The AWS Lambda service is part of the overall application hosting platform that makes up the full Amazon Web Services product offering. Where AWS Lambda differs from other services within the AWS infrastructure, is in that it is an on-demand style service. Application functions that operate under the AWS Lambda service will only be called and run when they are needed. This means that server resources are never used until they are actually required.

Furthermore, the AWS Lambda server is incredibly stable, running on ultra-high performance infrastructure. All of this infrastructure is managed my Amazon. All management action such as OS maintenance, hardware provisioning, and monitoring are done by Amazon. Making this a fire and forget kind of solution. Simply upload your app function and let Amazon do the rest.

Part of the Amazon Elastic Compute Cloud

The Amazon Elastic Cloud, also known as Amazon EC2, is a set of services that are designed to scale on use. This means that customers who use the Amazon EC2 platform to host their applications only pay for additional resources if they are needed. Additionally, if fewer resources are required, Amazon EC2 will automatically scale down resources. This leads to a highly cost effective hosting solution. You only ever pay for what you use. The AWS Lambda service is part of the Amazon EC2 product.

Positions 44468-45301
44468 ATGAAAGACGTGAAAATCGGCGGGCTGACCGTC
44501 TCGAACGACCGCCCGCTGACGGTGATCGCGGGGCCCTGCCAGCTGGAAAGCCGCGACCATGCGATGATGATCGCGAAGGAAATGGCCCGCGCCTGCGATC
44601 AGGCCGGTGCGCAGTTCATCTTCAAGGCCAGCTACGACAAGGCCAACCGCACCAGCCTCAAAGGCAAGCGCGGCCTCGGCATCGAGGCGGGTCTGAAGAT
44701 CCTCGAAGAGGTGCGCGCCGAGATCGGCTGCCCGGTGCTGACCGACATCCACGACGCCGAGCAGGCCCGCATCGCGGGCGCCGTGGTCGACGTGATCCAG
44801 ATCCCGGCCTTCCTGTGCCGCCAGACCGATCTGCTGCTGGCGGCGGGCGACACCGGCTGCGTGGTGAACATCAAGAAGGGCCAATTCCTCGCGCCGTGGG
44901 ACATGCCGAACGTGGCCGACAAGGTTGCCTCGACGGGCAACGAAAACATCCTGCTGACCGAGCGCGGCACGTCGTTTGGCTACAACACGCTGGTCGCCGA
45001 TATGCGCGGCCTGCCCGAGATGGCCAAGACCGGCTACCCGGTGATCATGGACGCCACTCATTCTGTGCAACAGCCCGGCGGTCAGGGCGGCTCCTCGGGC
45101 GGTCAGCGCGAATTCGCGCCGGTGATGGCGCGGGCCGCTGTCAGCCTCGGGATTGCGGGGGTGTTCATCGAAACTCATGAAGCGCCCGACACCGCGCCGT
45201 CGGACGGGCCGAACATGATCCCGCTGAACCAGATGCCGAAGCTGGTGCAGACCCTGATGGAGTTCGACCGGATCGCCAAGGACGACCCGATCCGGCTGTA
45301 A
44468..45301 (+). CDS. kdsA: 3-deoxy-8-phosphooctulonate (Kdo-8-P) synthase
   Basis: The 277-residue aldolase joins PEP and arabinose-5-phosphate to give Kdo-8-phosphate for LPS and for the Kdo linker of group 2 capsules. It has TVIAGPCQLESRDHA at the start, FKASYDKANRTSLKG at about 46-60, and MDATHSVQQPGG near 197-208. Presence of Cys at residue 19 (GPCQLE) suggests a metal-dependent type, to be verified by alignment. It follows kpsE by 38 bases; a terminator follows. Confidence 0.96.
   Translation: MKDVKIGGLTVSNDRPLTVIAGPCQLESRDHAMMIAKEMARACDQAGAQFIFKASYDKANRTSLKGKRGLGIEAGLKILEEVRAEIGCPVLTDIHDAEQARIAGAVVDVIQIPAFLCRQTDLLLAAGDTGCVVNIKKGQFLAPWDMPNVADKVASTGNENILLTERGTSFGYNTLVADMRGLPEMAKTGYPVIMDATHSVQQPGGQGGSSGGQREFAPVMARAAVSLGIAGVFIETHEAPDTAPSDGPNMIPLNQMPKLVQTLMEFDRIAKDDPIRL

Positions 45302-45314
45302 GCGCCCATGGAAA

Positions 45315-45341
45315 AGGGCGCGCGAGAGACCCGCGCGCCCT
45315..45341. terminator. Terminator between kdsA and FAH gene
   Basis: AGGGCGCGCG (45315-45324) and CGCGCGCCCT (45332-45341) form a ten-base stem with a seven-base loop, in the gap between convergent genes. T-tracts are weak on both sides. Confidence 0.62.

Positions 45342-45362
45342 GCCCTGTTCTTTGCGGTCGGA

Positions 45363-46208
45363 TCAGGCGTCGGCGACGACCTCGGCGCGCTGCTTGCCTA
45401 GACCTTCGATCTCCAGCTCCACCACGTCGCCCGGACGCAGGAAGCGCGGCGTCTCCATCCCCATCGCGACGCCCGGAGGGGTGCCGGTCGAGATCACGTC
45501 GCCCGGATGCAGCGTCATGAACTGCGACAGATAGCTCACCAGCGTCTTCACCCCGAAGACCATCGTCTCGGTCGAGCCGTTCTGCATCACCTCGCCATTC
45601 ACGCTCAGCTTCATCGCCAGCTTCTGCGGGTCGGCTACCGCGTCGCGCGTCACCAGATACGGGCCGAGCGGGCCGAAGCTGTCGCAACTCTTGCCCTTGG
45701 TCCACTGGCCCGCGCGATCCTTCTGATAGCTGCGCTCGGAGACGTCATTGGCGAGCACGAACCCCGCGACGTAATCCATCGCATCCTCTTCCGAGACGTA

When Should You Use AWS Lambda?

AWS Lambda is capable of running code developed in a number of different languages. This includes Python, Java, and Node.js. These languages all execute within a standardized runtime environment provisioned by Amazon. If you develop web based applications using these languages, then AWS Lambda might be a useful piece of additional infrastructure.

AWS Lambda most ideally suits applications that require a high level of availability and fault tolerance. An AWS Lambda function, once uploaded and activated on the platform, should, in theory, be available 100% of the time with zero downtime.

On top of this, AWS Lambda is perfect for web applications that have a wide variation in the actual resources that are needed at any time. For example, a web app that remains dormant for many hours, only to see a large increase in used over a short timeframe. The AWS Lambda service is able to ramp up available resource limits during the busy period and then throttle them back when app usage drops off.

The final reason why the AWS Lambda may suit many users lays in the fact that this is an entirely managed service. There is no need for in-house resources to monitor and administer the AWS Lambda service. Amazon does all of this for you. This is perfect for business critical applications that need to be available 24/7. The Amazon tech team is always on the job around the clock, making sure that the AWS Lambda service is performing at optimal levels and fixing any problems that arise with the service as they happen.

This article was authored by Jay Kumbhani, who is a Senior Director of Engineering at Zymr.

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